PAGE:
HTML5 News

Modit's 2nd Make It Anything HTML5 Game Dev Contest

Posted 18:15PM on July 31 2013 by Pascal Rettig

Modit's second 'Make it Anything' game dev contest currently running.  You can find more info on the prize breakdown and how to enter here: https://mod.it/contest.  The contest runs through 8/30/2013.

Modit offers a new approach to crowd sourced HTML5 development by letting you

  • Take any existing game
  • Modify it without limitations (all the way down to the source code)
  • Publish and share your games via a simple url


All from within your browser.  You can check out the site here: https://mod.it/.  

Mod.it is still in early beta if you have any feedback on the platform you can post it on the Mod.it reddit http://www.reddit.com/r/modit.  

All you need to enter is some inspiration. Modit hosts your game for you, you can develop and publish entirely within the browser, and there is no entry fee.

Mod.it's has also launched a number of new features - which you can check out in the video below:

 

 





Boston Festival of Indie Games on Kickstarter

Posted 09:30AM on April 26 2013 by Pascal Rettig

The Boston Festival of Indie Games, one of the premier, community-run Indie Game Festivals in the country celebrating independent game development in New England and neighboring regions has launched a Kickstarter to help fund this year's Festival.

The Boston FIG celebrates all types of games: video games, location-based games, tabletop and live action role-playing games and is one of the few outlets where HTML5 and Web Games get a first-class seat at the table.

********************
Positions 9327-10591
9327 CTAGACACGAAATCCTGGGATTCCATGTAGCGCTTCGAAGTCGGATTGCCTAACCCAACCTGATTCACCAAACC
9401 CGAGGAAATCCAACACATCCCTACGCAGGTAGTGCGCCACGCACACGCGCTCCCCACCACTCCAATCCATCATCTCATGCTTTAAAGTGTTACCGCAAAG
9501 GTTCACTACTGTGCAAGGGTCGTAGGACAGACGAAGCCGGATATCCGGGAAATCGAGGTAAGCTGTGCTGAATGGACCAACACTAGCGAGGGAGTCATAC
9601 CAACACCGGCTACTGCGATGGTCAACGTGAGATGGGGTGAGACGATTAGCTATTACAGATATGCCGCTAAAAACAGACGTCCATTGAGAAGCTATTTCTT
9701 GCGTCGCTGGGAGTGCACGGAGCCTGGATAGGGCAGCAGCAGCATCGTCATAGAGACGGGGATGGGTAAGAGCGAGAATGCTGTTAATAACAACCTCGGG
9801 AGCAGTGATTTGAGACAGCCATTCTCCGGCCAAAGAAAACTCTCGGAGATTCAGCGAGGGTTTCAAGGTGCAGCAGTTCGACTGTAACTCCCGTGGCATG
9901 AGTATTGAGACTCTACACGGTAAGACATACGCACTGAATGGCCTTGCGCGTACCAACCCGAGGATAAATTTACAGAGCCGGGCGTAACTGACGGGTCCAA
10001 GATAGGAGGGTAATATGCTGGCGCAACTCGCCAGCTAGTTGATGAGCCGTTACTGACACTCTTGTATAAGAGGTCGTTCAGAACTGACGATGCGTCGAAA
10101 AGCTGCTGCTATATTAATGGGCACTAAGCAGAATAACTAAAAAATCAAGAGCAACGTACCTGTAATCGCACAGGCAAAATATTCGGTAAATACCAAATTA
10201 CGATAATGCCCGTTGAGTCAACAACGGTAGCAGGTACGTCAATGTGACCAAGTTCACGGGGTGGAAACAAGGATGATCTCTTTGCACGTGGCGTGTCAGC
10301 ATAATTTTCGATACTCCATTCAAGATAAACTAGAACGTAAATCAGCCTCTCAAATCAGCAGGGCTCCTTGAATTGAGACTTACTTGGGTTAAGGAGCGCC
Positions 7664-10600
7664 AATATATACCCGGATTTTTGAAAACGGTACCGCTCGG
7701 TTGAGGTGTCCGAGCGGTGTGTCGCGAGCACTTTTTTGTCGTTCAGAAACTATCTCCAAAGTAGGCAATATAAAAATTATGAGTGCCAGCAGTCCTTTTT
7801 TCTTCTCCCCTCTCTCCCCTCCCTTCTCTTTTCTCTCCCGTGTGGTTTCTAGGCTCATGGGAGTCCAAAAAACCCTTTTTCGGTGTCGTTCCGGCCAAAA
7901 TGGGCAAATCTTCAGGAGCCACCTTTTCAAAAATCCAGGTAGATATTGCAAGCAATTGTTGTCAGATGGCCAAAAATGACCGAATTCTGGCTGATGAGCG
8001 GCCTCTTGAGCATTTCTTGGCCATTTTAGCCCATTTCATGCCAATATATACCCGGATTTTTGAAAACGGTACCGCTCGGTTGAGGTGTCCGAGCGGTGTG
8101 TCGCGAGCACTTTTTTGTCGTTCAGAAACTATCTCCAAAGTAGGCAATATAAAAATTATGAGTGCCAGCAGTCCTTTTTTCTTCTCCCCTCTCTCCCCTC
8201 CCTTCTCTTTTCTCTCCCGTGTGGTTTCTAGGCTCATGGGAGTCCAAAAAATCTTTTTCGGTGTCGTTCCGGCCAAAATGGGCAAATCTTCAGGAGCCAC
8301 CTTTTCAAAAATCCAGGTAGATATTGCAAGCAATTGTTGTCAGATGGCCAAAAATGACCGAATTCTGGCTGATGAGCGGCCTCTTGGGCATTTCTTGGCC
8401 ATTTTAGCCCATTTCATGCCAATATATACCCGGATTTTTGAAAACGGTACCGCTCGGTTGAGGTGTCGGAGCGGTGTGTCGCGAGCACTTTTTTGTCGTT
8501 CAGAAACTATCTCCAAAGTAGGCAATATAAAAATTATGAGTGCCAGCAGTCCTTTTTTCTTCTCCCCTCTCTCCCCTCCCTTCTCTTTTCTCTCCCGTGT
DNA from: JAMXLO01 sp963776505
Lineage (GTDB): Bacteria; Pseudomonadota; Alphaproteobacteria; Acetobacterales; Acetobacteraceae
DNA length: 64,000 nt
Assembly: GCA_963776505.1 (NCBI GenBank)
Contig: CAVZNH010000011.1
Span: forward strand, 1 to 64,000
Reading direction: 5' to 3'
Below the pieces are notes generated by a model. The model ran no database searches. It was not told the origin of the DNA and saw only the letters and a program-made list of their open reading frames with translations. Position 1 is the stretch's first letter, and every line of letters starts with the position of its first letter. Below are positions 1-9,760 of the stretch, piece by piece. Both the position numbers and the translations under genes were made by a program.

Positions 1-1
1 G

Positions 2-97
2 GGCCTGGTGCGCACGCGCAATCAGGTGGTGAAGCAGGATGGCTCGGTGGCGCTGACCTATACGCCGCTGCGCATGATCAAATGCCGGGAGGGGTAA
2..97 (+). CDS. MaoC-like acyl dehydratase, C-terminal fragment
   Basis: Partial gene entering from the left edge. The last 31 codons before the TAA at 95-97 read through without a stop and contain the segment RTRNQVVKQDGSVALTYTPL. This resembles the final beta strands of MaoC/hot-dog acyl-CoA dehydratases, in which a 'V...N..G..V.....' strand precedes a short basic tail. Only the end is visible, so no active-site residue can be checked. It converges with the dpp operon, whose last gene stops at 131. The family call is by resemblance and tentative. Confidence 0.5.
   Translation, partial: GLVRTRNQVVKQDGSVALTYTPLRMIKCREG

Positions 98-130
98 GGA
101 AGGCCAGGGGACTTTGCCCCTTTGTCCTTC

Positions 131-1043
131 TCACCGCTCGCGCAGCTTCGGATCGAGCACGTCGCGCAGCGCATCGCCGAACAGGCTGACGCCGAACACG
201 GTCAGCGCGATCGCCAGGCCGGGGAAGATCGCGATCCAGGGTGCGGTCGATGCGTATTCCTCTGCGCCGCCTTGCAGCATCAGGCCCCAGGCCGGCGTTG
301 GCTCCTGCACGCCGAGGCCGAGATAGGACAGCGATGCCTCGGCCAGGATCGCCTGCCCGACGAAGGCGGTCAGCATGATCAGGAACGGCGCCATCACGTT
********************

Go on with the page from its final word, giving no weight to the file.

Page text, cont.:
Attendance to the Boston FIG is free, but these things take money to host and put together - so the event is looking to Kickstarter to help get it off the ground and offering great packs of Indie games as reward tiers.

Visit the Kickstarter Page





Nintendo Web Framework

Posted 08:51AM on March 29 2013 by Pascal Rettig

Nintendo announced the upcoming WebKit and HTML5-based Nintendo Web Framework at GDC this week for the Wii U

Details are still sketchy but details of the GDC session are:

The Nintendo Web Framework is a development environment based on WebKit technologies, supporting application development on the Wii U system using HTML5, JavaScript, and CSS. It also supports the Wii U GamePad controller, Wii Remote controllers, and JavaScript extensions such as video playback. With the Nintendo Web Framework, development times will be reduced and Wii U applications can be easily developed using common Web technologies. Combining the handy Wii U GamePad, the TV screen, and the Internet, the potential exists for the services and games you are developing to progress by leaps and bounds. 

More details and some Tweets from the session over at Neogaf.com


Ludei Adding WebGL support

Posted 22:30PM on March 27 2013 by Pascal Rettig

Ludei is adding WebGL support to it's iOS and Android wrappers - giving developers full 3D support on the two dominant smartphone platforms for their 3D WebGL games and Apps.

While WebGL just appeared in Chrome beta, performance is still a work in progress so Ludei's solution is most welcome for HTML5 game developers.

Read more at VentureBeat and check out the video below